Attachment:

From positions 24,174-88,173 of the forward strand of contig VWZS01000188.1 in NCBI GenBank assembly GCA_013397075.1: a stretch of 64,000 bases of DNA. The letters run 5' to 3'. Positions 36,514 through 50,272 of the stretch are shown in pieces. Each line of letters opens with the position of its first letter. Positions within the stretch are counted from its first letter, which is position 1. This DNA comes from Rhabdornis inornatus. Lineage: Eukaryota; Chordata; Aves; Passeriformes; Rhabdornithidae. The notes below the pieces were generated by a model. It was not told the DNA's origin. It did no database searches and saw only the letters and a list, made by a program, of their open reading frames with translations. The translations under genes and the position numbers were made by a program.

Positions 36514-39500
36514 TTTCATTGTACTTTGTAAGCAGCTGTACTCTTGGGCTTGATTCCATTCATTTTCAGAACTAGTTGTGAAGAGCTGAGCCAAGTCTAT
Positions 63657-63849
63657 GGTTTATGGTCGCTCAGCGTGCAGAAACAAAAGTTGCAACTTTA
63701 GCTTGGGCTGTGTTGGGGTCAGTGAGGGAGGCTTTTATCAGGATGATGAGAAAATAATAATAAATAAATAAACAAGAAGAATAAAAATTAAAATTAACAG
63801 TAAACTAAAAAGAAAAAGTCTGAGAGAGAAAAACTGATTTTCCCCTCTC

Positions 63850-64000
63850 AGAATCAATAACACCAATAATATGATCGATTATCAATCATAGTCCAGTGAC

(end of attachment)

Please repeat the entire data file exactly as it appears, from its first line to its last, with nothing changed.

From positions 24,174-88,173 of the forward strand of contig VWZS01000188.1 in NCBI GenBank assembly GCA_013397075.1: a stretch of 64,000 bases of DNA. The letters run 5' to 3'. Positions 36,514 through 50,272 of the stretch are shown in pieces. Each line of letters opens with the position of its first letter. Positions within the stretch are counted from its first letter, which is position 1. This DNA comes from Rhabdornis inornatus. Lineage: Eukaryota; Chordata; Aves; Passeriformes; Rhabdornithidae. The notes below the pieces were generated by a model. It was not told the DNA's origin. It did no database searches and saw only the letters and a list, made by a program, of their open reading frames with translations. The translations under genes and the position numbers were made by a program.

Positions 36514-39500
36514 TTTCATTGTACTTTGTAAGCAGCTGTACTCTTGGGCTTGATTCCATTCATTTTCAGAACTAGTTGTGAAGAGCTGAGCCAAGTCTAT
Positions 63657-63849
63657 GGTTTATGGTCGCTCAGCGTGCAGAAACAAAAGTTGCAACTTTA
63701 GCTTGGGCTGTGTTGGGGTCAGTGAGGGAGGCTTTTATCAGGATGATGAGAAAATAATAATAAATAAATAAACAAGAAGAATAAAAATTAAAATTAACAG
63801 TAAACTAAAAAGAAAAAGTCTGAGAGAGAAAAACTGATTTTCCCCTCTC

Positions 63850-64000
63850 AGAATCAATAACACCAATAATATGATCGATTATCAATCATAGTCCAGTGAC